Post written by Nguyen Trinh Hoang Anh, 2016-03-30. Edited and published by MHD.

On 18th March 2016, the Government of Vietnam approved the adjustments of 7th Vietnam Power Development Planning in the period 2011 - 2020 with an outlook up to 2030 [1]. This official decision aims to ensure the national energy security and meet the socio-economic development objectives of the country with an average GDP growth of about 7.0% during the period. This economic growth rate is projected 1.5% lower than in the 7th Power Development Plan of Vietnam (PDP7) issued in 2011 [2].

The lower projections of economic growth in Vietnam, reduce the demand for total electricity generation by about 20% and 18% by 2020 and 2030, respectively. As consequence, the total power installed capacity of Vietnam in the adjustment would reach only 265 GW by 2020 and 572 GW by 2030 as compared to 330 GW and 695 GW in the original PDP7. Table 1 presents more changes in the electricity mix of Vietnam in the updated version of the PDP7.

Power capacity and electricity generation by 2020 and 2030 in the 7th Power Development Plan (PDP7, 2011) and the adjustment (PDP7-A, 2016)
2020 2030
Total generation TWh 330 265 695 572
Total capacity GW 75 60 146.8 129.5
Hydro (except small) GW 19 18 23 22
Coal GW 36 26 76 55
Natural gas GW 12 9 17 19
Renewables GW 4 6 14 27
Nuclear GW 1 0 10 4.6
Import GW 2.3 1.4 7.2 1.6

Compared to the previous version of the plan, this is a huge step forward by the Vietnamese Government towards climate change mitigation policies. This is not an European-style energy transition: fossil fuel-based technologies still heavily dominate the internal energy industry. However, it does meet the ambitious CO2 reduction objectives of Vietnam at the COP 21. Cuts of fossil fuel consumption are deep compared to the baseline. Coal consumption reduction of nearly 30%, changing from 76GW to 55GW, by 2030.

The PDP7-A still develops nuclear power plants to ensure stable power supply in the future but the plants will not put into operation before 2028. By 2030, the nuclear power capacity could reach 4.6 GW with its electricity generation of 32.5 TWh per year, accounting for 5.7% of total generation mix.

Changes in renewable power capacity
2020 2030
Medium and large Hydro GW 17.4 20.4 25.4
Pumped storage hydro GW 1.8 1.2 5.4 2.4
Wind GW 1.0 0.8 6.2 6.0
Biomass 0.5 GW 2.7 TWh 2.0 GW 12.0 TWh
Solar GW 0.85 12

Table 2 presents differences between power capacities from each type of renewable energy in PDP7 and PDP7-A. Hydropower sources, including pump-storage hydropower plants, remain the largest share in the total renewable power capacity and slightly increase to 25.4 GW in PDP7-A.

Thank to the recent solar energy maps of Vietnam, there is a big move in development of power sources from solar energy, including the concentrating stations on the ground and scattering sets on the building roofs, in the PDP7-A, raising the total capacity of the solar power projects from the current negligible level to about 850 MW, with a power generation rate about 0.5% of total generation mix by 2020, 4 GW with – 1.6% by 2025 and 12 GW with – 3.3% by 2030. Note that in the PDP7, solar power was not given any quantitative projection.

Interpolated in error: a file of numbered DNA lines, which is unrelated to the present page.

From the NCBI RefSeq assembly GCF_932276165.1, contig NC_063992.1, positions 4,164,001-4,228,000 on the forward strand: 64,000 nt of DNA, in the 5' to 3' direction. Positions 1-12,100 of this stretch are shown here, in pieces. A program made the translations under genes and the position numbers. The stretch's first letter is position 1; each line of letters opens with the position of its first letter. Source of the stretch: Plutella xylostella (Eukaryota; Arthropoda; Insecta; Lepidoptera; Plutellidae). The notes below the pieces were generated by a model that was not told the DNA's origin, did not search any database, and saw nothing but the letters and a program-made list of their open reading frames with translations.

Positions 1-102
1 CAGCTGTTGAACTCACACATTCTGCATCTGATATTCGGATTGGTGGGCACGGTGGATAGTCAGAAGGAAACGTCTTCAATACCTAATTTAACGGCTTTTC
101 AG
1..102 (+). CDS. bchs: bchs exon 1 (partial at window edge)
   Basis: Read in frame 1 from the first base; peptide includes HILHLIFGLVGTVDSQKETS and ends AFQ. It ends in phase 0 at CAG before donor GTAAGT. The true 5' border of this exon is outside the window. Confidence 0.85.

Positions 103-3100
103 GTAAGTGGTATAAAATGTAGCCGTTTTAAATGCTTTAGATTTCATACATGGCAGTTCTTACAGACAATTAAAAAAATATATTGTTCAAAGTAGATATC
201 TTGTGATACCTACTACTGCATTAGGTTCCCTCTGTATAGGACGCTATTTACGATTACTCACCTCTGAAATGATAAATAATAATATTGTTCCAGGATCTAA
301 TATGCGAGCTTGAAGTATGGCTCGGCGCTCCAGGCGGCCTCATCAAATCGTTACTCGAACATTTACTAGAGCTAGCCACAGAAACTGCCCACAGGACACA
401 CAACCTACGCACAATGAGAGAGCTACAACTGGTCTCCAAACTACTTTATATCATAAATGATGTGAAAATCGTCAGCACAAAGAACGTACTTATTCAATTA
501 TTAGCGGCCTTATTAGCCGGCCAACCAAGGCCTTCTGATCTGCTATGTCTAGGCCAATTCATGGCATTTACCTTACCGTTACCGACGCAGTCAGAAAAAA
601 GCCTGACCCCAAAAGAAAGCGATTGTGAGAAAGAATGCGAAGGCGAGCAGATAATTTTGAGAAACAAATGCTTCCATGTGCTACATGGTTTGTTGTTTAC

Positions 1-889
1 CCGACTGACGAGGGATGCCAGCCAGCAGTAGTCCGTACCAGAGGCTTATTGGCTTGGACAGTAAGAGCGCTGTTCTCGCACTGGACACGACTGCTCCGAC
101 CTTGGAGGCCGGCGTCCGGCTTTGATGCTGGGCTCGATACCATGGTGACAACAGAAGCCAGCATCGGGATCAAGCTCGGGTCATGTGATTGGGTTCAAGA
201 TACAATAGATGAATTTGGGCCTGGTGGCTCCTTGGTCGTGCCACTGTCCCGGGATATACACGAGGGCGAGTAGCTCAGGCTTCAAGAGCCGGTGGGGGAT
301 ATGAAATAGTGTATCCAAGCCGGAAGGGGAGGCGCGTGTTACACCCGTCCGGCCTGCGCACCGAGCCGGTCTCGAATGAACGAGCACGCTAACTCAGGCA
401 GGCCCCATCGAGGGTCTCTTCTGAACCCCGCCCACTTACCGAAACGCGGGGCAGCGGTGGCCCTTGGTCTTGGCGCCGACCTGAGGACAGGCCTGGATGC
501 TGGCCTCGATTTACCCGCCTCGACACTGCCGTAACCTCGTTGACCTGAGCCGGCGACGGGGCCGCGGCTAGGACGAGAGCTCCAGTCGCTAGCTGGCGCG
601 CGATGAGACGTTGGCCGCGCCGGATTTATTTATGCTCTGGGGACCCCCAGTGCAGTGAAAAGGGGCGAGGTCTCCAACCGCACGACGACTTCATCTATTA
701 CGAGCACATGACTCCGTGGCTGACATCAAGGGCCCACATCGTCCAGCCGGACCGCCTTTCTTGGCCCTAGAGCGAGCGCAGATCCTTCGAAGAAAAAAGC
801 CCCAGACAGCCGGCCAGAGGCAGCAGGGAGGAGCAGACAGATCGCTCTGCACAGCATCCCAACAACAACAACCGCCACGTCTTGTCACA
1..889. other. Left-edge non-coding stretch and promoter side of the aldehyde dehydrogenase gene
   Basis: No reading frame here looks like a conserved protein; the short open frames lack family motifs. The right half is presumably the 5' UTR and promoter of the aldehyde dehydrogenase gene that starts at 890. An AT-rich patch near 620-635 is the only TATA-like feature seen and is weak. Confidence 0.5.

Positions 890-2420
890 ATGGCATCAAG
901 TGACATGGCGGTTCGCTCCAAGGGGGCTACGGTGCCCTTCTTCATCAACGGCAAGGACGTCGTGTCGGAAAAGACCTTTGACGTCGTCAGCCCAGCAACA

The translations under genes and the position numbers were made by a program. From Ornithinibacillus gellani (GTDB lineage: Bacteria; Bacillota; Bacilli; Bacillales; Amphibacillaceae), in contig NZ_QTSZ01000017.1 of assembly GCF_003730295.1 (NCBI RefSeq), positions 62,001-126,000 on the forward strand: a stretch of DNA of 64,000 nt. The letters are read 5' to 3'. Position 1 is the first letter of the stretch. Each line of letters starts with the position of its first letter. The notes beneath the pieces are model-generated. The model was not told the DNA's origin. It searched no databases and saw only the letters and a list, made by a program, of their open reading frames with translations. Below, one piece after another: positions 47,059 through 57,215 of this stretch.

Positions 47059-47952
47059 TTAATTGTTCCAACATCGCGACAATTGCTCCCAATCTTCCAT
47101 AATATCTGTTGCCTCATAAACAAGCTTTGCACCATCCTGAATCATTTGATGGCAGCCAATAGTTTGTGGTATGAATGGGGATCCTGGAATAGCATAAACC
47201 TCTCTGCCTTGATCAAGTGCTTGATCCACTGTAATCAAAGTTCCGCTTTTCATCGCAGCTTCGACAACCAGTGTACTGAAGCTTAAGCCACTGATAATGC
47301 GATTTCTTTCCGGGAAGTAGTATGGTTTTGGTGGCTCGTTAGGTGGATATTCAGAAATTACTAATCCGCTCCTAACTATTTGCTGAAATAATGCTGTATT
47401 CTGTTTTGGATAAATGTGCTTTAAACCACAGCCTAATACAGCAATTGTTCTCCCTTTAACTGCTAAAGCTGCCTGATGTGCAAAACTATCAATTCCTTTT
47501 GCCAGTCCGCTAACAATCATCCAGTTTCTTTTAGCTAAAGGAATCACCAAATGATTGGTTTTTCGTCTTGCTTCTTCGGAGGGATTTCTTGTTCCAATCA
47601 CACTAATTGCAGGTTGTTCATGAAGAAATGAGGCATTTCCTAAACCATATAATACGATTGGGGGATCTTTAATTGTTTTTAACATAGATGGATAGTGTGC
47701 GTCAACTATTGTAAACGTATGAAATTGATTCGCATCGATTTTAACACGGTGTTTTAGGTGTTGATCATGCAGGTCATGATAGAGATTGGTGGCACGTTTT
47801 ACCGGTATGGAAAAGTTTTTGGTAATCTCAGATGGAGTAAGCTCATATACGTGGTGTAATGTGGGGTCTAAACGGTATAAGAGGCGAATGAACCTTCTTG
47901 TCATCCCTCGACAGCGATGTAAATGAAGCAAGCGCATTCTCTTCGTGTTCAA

In contrast, wind power, unfortunately, has not received any more attention in PDP7-A although the government has been issued feed-in-tariffs for wind electricity generation. The wind power capacity in PDP7-A would even be lower than its previous projection in PDP7.

Although the PDP7-A presents large decreases in fossil fuel consumption from now to 2030 for electricity generation, the government has not set any emission targets for the electricity sector. The most notable points in the PDP7-A are: (1) deep cut of coal consumption in the power sector due to lower projection of electricity demand, and (2) excluding hydropower, solar power is expected to be the most important renewable resource for electricity generation in Vietnam with its total capacity by 2030 is about 12 GW.

In summary, we believe that this adjustment represents a significant step towards a sustainable energy sector in Vietnam, and refer to [4] for more discussion of a low carbon future for the power sector.


  1. The Government of Vietnam, The adjustments of 7th Vietnam Power Development Planning, 2016
  2. The Government of Vietnam, The 7th Power Development Plan of Vietnam, 2011.
  3. Vietnam Energy, Adjusting Vietnam National Power Development Planning, 2016.
  4. Hoang Anh Nguyen Trinh, Minh Ha-Duong. Low Carbon Scenario for the Power Sector of Vietnam: Externality and Comparison Approach. GMSARN International Journal, 2016, 9 (4), pp.137-146. hal-01277074